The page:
In a young child’s mind the two realms of reality and fantasy are blurred yet irrevocably intertwined in the form of “What do I know?” and “What do I imagine?” However, when children start to unlock the doors to a world of play where anything is possible, problems may arise. A child might wonder, “Why can a Big Bad Wolf blow the little pigs’ house down but I can’t knock down the bricks my friend is playing with?” When we present this problem of the bashed down bricks to the children in story form we allow them to judge the Big Bad Wolf, not the child. It is important that children are able to access familiar problems and look into the moral consequences of their play. What we can do is help build the connection between the child’s imagination and the real world.
The following short dialogue – taken from my book, Why Think? Philosophical Play 3–11, took place as a group of four three-year-olds played dressing up. Here the children were exploring the difference between their real identities and the personas that they created when in costume:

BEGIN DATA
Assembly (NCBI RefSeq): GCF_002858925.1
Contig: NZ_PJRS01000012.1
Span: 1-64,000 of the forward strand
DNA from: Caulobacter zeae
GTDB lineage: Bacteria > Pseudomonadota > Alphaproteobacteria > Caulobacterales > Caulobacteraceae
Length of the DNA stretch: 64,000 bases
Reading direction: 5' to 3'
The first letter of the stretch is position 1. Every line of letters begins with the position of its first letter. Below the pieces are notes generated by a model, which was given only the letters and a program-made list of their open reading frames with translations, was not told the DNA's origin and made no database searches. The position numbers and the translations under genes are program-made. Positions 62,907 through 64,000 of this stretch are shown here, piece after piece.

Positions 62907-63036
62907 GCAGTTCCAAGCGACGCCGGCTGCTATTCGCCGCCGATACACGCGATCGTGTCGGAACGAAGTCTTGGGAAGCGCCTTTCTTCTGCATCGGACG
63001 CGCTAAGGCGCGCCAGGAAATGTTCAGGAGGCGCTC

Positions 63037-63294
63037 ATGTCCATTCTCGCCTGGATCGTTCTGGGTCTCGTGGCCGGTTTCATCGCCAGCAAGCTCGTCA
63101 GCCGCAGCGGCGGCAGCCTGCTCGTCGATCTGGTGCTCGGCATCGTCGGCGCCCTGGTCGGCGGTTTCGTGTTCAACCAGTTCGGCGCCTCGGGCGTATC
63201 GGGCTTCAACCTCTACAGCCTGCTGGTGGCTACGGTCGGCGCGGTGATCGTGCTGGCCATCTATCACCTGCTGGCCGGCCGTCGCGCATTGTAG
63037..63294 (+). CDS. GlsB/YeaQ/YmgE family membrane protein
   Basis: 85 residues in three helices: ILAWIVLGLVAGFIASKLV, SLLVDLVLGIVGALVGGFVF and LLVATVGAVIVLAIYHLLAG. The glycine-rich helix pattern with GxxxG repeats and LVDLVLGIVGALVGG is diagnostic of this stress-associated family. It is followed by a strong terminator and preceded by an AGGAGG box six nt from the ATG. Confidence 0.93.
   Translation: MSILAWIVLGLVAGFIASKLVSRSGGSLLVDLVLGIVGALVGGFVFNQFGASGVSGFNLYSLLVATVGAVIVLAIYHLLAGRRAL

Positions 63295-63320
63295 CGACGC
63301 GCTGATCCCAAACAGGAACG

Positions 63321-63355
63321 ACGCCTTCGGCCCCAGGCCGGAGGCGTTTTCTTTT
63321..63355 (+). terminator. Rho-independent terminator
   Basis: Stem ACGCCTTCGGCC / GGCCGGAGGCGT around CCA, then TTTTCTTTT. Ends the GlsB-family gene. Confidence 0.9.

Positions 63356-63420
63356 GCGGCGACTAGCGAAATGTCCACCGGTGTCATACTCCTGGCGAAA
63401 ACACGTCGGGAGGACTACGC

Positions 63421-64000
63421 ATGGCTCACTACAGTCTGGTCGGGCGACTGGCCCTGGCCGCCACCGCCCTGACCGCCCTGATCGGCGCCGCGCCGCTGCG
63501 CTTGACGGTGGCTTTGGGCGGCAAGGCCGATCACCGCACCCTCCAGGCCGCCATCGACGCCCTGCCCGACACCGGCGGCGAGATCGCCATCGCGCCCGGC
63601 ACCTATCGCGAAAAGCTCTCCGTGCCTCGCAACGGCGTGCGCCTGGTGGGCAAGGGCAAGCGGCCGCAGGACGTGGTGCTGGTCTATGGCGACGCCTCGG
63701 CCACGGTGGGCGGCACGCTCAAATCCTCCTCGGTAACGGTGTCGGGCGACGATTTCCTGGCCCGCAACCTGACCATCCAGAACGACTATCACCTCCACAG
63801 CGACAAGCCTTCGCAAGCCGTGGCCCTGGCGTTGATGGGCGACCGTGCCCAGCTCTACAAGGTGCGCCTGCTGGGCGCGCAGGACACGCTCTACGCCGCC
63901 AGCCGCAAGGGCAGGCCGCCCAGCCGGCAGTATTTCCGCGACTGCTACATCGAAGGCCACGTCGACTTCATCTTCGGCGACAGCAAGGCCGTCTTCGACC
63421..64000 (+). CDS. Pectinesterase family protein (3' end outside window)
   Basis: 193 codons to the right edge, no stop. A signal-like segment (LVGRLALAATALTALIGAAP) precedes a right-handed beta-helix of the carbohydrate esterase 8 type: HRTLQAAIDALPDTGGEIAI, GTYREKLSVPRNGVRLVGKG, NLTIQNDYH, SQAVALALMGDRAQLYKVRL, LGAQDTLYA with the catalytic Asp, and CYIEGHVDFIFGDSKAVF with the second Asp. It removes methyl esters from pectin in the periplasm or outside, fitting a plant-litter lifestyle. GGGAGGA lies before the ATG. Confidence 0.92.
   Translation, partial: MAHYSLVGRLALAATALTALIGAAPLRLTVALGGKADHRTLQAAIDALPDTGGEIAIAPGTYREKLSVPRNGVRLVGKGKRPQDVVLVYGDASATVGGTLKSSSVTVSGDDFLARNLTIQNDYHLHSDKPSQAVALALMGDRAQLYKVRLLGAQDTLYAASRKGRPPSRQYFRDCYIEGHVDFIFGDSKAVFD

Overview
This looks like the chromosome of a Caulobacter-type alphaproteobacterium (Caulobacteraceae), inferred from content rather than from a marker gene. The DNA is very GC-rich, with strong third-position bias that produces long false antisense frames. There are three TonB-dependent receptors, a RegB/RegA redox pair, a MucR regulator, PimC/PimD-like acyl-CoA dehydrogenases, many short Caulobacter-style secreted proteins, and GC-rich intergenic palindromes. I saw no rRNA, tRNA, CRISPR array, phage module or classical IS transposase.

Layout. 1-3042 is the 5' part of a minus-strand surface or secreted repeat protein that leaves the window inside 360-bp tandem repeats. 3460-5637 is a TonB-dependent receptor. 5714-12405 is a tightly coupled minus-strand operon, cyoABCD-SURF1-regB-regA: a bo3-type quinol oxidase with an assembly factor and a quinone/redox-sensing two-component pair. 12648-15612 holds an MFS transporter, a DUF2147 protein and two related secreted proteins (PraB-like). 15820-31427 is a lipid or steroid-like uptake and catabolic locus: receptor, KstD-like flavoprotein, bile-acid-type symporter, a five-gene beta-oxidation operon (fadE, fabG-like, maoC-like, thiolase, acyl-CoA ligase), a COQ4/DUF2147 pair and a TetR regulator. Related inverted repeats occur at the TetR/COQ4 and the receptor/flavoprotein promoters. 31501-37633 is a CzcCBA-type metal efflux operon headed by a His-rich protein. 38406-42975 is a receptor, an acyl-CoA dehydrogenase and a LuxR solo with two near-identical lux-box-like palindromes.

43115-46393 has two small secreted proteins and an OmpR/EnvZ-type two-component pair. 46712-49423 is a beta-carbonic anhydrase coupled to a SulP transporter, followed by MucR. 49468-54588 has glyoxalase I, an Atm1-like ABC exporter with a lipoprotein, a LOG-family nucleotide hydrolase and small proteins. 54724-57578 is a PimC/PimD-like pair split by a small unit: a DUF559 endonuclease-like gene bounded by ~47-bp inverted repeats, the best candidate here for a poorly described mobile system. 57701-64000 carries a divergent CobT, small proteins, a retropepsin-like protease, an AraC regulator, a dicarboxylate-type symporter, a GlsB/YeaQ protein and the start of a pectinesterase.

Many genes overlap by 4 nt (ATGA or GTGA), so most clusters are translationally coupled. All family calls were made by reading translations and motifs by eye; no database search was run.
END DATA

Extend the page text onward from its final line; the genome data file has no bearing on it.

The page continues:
Kennedy: Where’s the real me gone? I’ve lost her.
Jessica: I made her disappear, I’m a cheeky fairy.
Kennedy: Where is she? I’m not Kennedy any more. I’m Princess Belle.
Ella: And I’m Snow White lady. Ella has gone, my real Ella is gone.
Jessica: I made all you disappear (giggles).
Kennedy: I must find the real Kennedy, I’m worried… Now I’ve lost my daddy now.
(Kennedy changes out of her princess costume)
Kennedy: I’m back, I’m back, it’s me!
(Ella does the same)
Ella: Yeah, it’s me again.
Ella: Oh, Tayla has disappeared now.
Jessica: Whatever’s going on? It’s a magic day today.
I read this dialogue as a story to the children at the end of the day.
Facilitator: So, did the real Kennedy really disappear?
Sophia: Yes, she did cos she was a princess. Kennedy can’t be a princess and a little girl, can she?
Facilitator: Can you still be you if you are pretending to be someone else?
Kennedy: No, cos that’s not how you play that game.
Poppy: Yes, you can because she is only dressed up. She’s still under her dress, isn’t she?
Chloe: But she was talking in a princess voice.
Facilitator: So, where did the girls go when they were dressed up?
Tayla: They was in the house.
Kennedy: No, we was on the carpet with Jessica, wasn’t we?
Jessica: Yes, we were here, but my daddy was lost.
Shauna: Maybe you was lost too?
Jessica: Yes, I think I was lost.
Shauna: Don’t put that Princess Belle dress on again, will you.
The children here were exploring the nature of identity. Can you still be yourself whilst playing at being someone else? Pretend play is vital in discovering who we are, but what does it tell us about the philosophical idea of identity? Unless the children have experience of playing, wondering and thinking aloud these ideas, how can they authentically discuss the nature of identity as they get older?